In the struggle to keep eastern gangsters out of Los Angeles 1918-1951, amid many headline-making lapses, one oft-repeated success story stood out: the time Al Capone came to town and promptly took a powder back to Chicago with some encouragement from the LAPD. While it had the makings of a myth and the details became blurred over time, this story happened to be true.
On December 6, 1927, Chicago’s most notorious gangster wished all his friends and enemies a Merry Christmas and announced that he was pulling up stakes for St. Petersburg, Florida.
Dressed in an “ultra-nifty hunting suit,” Capone told reporters who’d been summoned to his rooms at the Metropole Hotel: “Let the worthy citizens of Chicago get their liquor best they can. I’m sick of the job- it’s a thankless one and full of grief. I don’t know when I’ll be back, if ever…”
Al and his entourage must’ve got on the wrong train, though, because on the morning of December 12, 1927, they pulled up at Santa Fe station in Los Angeles.
The city had been reading about Alphonse “Scarface Al” Capone since April 1926, when he was sought for questioning in the Cicero, Ill murder of William McSwiggin, an assistant State’s Attorney known for his successful prosecution of local hoodlums (1). Since then, Capone and Chicago’s bloody territorial gang wars had seldom been out of the news.
Word of the famed beer baron’s arrival sent local journalist scrambling but Walter Naughton of The Los Angeles Examiner scooped them all by scoring an interview with Capone at his Biltmore Hotel suite.
Capone downplayed the idea that his trip west had anything to do with the gang wars over control of gambling, vice and bootlegging back home.
“I’m just a peaceful tourist and I want to take a rest and look over this country I have heard so much about.” Capone told Naughton. Like everyone else, he was curious to see how movies were made and wanted to tour a studio.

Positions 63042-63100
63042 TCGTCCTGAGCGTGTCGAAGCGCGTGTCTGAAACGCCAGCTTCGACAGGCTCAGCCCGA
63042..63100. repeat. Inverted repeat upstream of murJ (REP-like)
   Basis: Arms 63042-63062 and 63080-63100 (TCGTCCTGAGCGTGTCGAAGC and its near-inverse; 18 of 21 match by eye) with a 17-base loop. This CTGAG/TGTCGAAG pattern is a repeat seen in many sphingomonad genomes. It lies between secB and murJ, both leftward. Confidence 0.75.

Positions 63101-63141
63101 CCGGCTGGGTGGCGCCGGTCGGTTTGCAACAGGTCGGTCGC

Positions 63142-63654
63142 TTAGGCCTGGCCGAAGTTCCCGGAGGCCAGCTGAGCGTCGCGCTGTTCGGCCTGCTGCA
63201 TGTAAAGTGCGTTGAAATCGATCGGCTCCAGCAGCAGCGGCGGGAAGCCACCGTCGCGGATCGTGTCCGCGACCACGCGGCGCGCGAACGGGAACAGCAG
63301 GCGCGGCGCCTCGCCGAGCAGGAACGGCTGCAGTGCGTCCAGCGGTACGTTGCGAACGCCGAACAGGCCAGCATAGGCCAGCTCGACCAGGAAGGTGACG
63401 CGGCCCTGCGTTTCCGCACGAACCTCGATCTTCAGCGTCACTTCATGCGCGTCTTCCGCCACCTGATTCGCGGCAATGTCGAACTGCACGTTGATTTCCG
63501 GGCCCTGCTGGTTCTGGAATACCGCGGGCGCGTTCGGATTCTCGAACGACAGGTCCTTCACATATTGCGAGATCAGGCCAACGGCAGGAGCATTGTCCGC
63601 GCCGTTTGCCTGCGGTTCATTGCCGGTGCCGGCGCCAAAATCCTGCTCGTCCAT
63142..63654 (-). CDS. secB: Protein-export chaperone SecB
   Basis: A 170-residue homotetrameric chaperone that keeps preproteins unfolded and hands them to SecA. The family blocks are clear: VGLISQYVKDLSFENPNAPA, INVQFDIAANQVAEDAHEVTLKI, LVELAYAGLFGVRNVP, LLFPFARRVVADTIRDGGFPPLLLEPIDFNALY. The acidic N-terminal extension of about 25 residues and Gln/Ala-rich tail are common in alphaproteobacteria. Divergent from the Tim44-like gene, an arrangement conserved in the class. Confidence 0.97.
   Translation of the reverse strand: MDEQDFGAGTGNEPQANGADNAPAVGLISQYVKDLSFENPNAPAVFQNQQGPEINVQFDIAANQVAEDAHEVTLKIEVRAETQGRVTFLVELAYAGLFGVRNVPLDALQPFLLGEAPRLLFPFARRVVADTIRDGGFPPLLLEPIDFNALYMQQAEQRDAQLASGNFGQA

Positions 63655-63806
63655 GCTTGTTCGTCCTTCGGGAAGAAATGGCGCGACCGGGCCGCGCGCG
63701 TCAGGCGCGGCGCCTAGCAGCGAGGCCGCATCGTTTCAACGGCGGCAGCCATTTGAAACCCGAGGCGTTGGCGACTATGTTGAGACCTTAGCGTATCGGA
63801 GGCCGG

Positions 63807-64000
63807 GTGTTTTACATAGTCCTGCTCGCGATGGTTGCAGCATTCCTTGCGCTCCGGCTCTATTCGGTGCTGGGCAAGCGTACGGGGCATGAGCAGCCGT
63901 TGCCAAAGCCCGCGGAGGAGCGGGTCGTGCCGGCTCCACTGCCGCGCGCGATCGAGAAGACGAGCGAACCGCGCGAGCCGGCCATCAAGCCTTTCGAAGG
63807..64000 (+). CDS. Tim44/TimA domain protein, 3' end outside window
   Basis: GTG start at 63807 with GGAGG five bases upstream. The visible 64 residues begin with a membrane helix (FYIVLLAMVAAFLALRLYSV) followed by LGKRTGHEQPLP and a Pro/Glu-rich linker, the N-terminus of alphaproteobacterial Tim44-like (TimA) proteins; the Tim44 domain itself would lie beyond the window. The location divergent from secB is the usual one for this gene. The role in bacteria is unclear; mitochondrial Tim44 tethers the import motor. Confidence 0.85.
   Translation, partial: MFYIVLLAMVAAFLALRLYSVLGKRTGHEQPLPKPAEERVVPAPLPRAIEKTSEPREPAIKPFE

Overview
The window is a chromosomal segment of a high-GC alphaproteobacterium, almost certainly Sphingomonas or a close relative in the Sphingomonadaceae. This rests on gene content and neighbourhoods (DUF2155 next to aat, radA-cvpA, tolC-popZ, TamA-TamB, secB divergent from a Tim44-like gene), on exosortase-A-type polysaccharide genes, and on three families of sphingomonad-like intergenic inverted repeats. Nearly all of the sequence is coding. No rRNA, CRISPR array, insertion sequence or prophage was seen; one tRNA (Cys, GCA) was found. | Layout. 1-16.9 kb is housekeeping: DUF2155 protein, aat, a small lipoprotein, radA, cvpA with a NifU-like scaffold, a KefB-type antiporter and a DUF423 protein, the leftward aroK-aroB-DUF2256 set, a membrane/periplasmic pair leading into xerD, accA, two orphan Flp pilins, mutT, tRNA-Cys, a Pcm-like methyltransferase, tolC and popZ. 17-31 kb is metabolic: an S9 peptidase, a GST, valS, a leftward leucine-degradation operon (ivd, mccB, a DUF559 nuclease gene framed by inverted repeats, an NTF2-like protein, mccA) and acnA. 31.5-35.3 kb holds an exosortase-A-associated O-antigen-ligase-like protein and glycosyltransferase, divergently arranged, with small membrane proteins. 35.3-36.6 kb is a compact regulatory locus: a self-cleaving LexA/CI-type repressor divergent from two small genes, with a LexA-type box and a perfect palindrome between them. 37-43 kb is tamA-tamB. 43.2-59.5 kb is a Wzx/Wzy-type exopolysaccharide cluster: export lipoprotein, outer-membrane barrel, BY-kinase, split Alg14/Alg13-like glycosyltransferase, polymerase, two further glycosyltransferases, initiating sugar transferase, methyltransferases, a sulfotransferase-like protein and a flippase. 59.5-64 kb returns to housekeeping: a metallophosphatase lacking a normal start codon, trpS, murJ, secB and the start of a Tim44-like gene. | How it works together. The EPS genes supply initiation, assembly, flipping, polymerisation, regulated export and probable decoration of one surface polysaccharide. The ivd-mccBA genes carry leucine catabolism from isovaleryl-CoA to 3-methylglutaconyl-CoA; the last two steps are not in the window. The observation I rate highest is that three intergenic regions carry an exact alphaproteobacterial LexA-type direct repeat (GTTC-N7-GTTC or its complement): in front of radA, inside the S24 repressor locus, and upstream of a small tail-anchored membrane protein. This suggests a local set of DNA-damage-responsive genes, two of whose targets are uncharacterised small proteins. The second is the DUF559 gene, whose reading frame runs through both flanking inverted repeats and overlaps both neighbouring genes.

As it turned out, he barely had time to mail a postcard. By six o’clock the next evening, Al and his “boys” were back on a train, headed east.
According to the Examiner, Capone and company left Los Angeles voluntarily, having gotten wind that Chief of Police Jim Davis wasn’t exactly planning to send over the welcome wagon. The LA Times, however, reported that police detective Ed “Roughhouse” Brown had “escorted” Capone to the station.
“Scarface Al Capone may be the beer baron of Cicero…” the paper wrote on December 14, “but he is just another bootlegger in Los Angeles.”
“Why should everybody in this town pick on me?” Capone is said to have griped. “We are tourists and I thought you folks liked tourists. We have a lot of money to spend that I made in Chicago. Whoever heard of anybody being run out of Los Angeles that had money.”
Despite the cold reception, Al vowed to return someday. He did, but probably not in the way he expected (2).
As the story of Capone’s visit was retold over the years, details varied. In some versions it was the Southern Pacific depot, not the Santa Fe; Al’s stay was said to have lasted anywhere from a few hours to three days to a week. In Times columnist E.V. Durling’s 1937 re-telling, he didn’t even make it out of the station at all- Roughhouse Brown met him on the train and told him “in no uncertain terms” that he wasn’t welcome before placing him right back on the next outbound train.
Legendary “gun squad” detective Frank “Lefty” James was said to have been part of the un-welcoming committee in the news of his retirement in 1939. William “Sledgehammer” Joslin recounted the event when he retired in 1944, noting that Al had stayed a week. Some accounts have also suggested that Richard “Dick” Lucas was involved.
Roughhouse Brown, the hero at the center of the tale, was accused of shaking down bootleggers in 1929. Though the case ultimately ended in a mistrial, he was fired from the department. Brown fought the decision and was reinstated in November 1935, largely due to his reputation in the Capone roust (1).
In the fall of 1947 with a renewed threat of an eastern gangster invasion following the murder of Bugsy Siegel, an editorial, “No Winter Resort for Racketeers,” in the Los Angeles Times pleaded: “Let it not be said that the spirit of Roughhouse Brown has vanished from the department!”
Capone died in January 1947. Edward Daniel “Roughhouse” Brown died in February 1973 at age 88, still remembered as the man who ran Al Capone out of town.
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